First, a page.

Spain’s Wine Regions
Located in the north of Spain, the Rioja region has been a center for viticulture since Roman times and is Spain’s most famous winemaking area. The province is divided into three sub-areas, Rioja Alta, Rioja Alavesa and Rioja Baja. Approximately 1,200 vineyards are located here. Like most of Spain, you can still find wineries operating the same way they were centuries ago right next to ultra-modern newcomers. It is one of only two wine regions in Spain with the highest quality designation, labeled as DOCA. What defines this region are rich red wines made primarily from the Tempranillo grape.
Wineries are generally open by appointment only and wine tourism is still relatively new but visitors are welcome and some English-speaking tours are available. The small medieval towns, vineyards and wineries that dot Rioja province are only a 90-minute drive from Bilbao, home to the Guggenheim Museum and a huge tourist destination. The Rioja Alta and Rioja Alavesa areas are considered to make the best wines.
With so many outstanding producers to choose from, wine enthusiasts will have ample opportunities to sample every class of Rioja wine from the everyday Crianza (less aging in oak barrels and bottles) to Riserva and Gran Riserva bottlings that are aged for many years. Highly rated producers would include Baron de Lay, Bodegas Luis Canas, Marques de Murietta, Marques de Riscal, CUNE, Bodegas Muga, Bodegas Sierra Cantabria and La Rioja Alta.
Ribera del Duero Wineries
South and west from Rioja or roughly 100-miles north of Madrid is the Ribera del Duero wine region and home to Spain’s most famous winery, Vega Sicilia. Although wines have been made here since medieval times and Vega Sicilia was founded in 1864, it was not until the 1980s when the region became an official viticultural area and an influx of international investment occurred that the region came into the world spotlight.
As in Rioja, Tempranillo is the primary red grape varietal but Cabernet Sauvignon, Merlot and Malbec are commonly used as blending grapes. Ageing classifications are also similar to Rioja but it’s far smaller in terms of production. Excellent wineries in this region include the highly-touted Bodegas Vega Sicilia, Abadia de Acon, Arzuaga, Asenjo & Manso, Dominio de Atauta, Callejo, J.A. Calvo Casajus, J.C. Conde, Emina, Hermanos Perez Pascuas, Emilio Moro, Dominio de Pingus and many others.
Spain’s southwest coastal province of Cadiz is the birthplace of the world-famous fortified wine, Sherry. Established in 1933 as an appellation, it is Spain’s oldest and largest in terms of volume of wine made. Only three grape varietals are allowed to produce Sherry wines – Palomino, Pedro Jimenez and Moscatel. Through fortification with brandy, a complicated aging system and blending of older wines with newer wines, the various classifications of Sherry emerge.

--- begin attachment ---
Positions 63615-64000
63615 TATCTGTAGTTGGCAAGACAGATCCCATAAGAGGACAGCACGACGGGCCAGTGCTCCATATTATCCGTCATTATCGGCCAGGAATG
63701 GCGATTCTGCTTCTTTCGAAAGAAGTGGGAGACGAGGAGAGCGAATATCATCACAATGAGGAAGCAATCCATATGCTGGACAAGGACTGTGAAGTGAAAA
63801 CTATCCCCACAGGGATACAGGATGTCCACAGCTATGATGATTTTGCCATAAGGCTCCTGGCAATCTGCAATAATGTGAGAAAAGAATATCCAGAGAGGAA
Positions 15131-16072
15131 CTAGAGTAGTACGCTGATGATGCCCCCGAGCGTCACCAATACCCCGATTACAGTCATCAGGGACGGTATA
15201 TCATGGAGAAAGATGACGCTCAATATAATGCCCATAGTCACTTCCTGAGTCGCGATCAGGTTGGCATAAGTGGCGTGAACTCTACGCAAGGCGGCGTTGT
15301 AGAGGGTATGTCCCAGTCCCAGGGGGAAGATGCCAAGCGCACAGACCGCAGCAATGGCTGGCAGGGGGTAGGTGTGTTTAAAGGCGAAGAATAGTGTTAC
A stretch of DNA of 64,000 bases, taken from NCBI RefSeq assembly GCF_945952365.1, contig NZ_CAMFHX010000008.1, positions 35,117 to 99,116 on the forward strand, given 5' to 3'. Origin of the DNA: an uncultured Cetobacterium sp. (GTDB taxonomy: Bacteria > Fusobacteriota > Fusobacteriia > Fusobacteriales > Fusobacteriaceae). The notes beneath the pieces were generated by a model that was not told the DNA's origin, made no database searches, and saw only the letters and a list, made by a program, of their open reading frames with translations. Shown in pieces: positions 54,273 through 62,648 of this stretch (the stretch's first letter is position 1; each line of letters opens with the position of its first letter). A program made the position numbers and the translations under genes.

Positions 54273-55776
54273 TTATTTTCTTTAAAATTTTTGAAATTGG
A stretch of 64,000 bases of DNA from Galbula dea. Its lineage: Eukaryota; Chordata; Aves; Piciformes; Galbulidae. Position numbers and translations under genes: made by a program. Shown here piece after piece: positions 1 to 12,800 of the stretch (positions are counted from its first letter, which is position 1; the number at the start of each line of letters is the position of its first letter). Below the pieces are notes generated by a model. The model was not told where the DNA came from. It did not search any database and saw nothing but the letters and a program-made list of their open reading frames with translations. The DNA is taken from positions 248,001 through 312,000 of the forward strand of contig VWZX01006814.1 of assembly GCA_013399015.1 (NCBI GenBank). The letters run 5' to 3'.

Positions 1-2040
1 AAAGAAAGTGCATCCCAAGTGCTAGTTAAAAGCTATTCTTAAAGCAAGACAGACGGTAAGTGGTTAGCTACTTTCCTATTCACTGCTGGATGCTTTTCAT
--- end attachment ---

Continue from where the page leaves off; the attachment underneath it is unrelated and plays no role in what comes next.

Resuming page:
With roughly 100 or so wineries to visit in the area, there are numerous options for touring, tasting and learning about how Sherry and its cousins are made. Some wineries will require appointments and charge modest tasting fees. Popular tourist stops include Harveys of Bristol, Williams and Humbert, and Gonzales Byass. Many famous Sherry houses are actually British companies, not surprising given the popularity of Sherry in the UK. Other highly regarded producers include Fernando de Castilla, Emilio Lustau and Bodegas Tradicion.
Priorat Wineries and rest of Spain
In northeastern Spain, the tiny up and coming wine region of Priorat is producing some of the most highly-acclaimed wines in the country. Garnacha (Grenache) is the primary grape here. Although not as popular as a tourist destination, serious wine enthusiasts will amazed by these complex, powerful red wines. Recommended producers include Costers del Siurana, Cellar Cal Pla, Cims de Porrera, Clos I Terrasses, Clos Mogador, Genium Celler, Mas Igneus, Mas de les Pereres and Cellers Pasanau. Appointments for winery visits are a necessity in this region.
Throughout Spain, great wine and food are part of everyday life. Each province has its own delicacies and affordable, food-friendly wines to match. While powerful red wines are the star, there are many delightful white wines, especially those made from the Albarino grape. Grown throughout Spain, Albarino takes on different characteristics in each area. For those who love sparkling wine, a trip to the Cava region near Barcelona would be ideal. Whether it’s the rugged Basque countryside or the swanky beach resorts of the south, a wine vacation in Spain will be a memorable adventure.